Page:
In many of Jack London’s stories, he displays the constant struggle between man and nature. In the short fiction, “To Build a Fire,” London demonstrates the human race’s inability to listen to nature when needed.
The opening of “To Build a Fire” uses vivid imagery, giving you a strong idea of the cold and harsh weather. “There was no sun nor hint of sun, though there was not a cloud in the sky.” this sentence alone could set chills to the reader. (London 127-137) The imagery is meant to bring the reader with the main character, make them feel as though they are experiencing his struggles. Although the setting is highly important for the story, it would be lacking without London’s use of imagery. As the audience is reading, they feel an overwhelming sense of empathy for the main character, due to the explicit imagery.
Similar to many of London’s stories, the setting in “To Build a Fire” is cold and bleak. The setting is seen as one of the focal points in the story. The story is specifically set on the Yukon trail in the dead of winter, at its’ coldest. The setting describes vaguely the dangers of the cold and the area that the main character must travel. In London’s attempt to paint a picture for the audience he writes, “The Yukon lay a mile wide and hidden under three feet of ice. On top of this ice were as many feet of snow.” Not only does this paint the picture of the setting, but it also conveys the dangers of nature.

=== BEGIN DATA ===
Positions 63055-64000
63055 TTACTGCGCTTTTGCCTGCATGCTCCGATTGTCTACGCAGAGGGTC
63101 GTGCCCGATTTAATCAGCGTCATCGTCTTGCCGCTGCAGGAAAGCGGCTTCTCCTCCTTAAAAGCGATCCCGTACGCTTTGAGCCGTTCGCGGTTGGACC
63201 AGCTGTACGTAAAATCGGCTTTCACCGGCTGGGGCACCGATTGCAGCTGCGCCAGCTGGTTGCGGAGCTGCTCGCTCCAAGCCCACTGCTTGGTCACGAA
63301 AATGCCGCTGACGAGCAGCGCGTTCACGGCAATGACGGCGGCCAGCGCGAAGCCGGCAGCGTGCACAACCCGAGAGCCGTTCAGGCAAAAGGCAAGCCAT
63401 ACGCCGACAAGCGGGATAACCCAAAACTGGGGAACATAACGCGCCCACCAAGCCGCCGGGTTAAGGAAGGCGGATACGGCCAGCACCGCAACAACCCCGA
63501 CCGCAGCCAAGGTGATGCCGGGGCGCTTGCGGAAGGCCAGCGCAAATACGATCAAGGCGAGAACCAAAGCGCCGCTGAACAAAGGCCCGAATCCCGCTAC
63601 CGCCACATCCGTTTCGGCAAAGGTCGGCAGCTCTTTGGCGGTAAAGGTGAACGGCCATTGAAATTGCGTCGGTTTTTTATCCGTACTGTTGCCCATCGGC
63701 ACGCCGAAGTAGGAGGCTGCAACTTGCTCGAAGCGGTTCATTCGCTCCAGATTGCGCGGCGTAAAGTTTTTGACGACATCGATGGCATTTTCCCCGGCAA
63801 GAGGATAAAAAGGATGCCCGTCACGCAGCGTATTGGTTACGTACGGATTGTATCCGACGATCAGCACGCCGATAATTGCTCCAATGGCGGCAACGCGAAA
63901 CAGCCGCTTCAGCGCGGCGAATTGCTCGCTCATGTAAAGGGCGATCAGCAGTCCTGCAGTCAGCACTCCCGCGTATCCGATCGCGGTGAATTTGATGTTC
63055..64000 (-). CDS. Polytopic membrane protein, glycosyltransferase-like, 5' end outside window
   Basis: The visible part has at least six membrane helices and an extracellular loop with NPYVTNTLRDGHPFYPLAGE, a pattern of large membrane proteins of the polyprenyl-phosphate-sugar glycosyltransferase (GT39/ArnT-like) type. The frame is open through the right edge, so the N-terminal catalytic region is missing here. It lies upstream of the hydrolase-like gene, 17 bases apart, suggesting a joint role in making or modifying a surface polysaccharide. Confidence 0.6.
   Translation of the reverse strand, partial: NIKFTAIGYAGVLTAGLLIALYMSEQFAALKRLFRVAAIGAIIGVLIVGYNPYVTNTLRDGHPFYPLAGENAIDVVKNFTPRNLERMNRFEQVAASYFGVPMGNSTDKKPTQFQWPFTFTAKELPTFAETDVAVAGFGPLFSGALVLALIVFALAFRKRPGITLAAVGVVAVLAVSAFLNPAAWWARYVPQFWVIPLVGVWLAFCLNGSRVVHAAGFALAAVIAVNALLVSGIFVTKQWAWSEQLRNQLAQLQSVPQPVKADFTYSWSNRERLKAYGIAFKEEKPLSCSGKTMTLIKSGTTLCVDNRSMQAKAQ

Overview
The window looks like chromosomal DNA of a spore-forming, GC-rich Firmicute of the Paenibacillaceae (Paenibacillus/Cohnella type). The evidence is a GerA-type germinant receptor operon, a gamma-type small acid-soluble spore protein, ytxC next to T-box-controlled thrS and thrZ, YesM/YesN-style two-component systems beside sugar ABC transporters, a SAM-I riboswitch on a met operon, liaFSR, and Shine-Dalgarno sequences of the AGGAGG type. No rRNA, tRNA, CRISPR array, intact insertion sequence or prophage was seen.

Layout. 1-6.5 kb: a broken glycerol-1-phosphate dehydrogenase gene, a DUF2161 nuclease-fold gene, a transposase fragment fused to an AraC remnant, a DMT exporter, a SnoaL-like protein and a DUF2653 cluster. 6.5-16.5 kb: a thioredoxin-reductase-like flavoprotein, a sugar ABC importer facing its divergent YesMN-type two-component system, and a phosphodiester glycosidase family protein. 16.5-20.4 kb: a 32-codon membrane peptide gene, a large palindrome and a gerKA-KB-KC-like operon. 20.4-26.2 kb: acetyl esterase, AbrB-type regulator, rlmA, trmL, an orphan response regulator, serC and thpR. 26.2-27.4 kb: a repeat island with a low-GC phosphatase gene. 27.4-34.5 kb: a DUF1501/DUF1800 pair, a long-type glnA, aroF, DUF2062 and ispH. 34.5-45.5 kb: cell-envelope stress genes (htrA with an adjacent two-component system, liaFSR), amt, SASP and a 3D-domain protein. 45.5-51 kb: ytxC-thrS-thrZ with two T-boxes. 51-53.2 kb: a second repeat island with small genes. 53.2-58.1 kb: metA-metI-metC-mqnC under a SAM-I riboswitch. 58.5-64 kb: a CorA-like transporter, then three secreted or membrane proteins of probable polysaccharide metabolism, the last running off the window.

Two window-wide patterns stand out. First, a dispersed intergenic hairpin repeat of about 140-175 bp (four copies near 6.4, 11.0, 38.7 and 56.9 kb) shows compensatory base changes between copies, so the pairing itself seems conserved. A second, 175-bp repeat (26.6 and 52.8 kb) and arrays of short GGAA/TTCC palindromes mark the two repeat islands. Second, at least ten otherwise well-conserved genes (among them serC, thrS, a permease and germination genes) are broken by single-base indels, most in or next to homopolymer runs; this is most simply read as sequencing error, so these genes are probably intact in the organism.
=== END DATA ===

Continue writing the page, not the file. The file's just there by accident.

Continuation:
In the short story it is obvious that the man is oblivious to his fate that lies ahead, and he continues to ignore nature’s warnings. The man, after deciding to trudge through the bitter cold with a dog along his side, begins to face difficulties with his surroundings. Some of his first struggles begin early, mostly due to his lack of knowledge and respect for nature. This was the man’s first winter in the land, and he was unconcerned by the cold and the dark. The man intuition lead him to believe the temperature was colder than...
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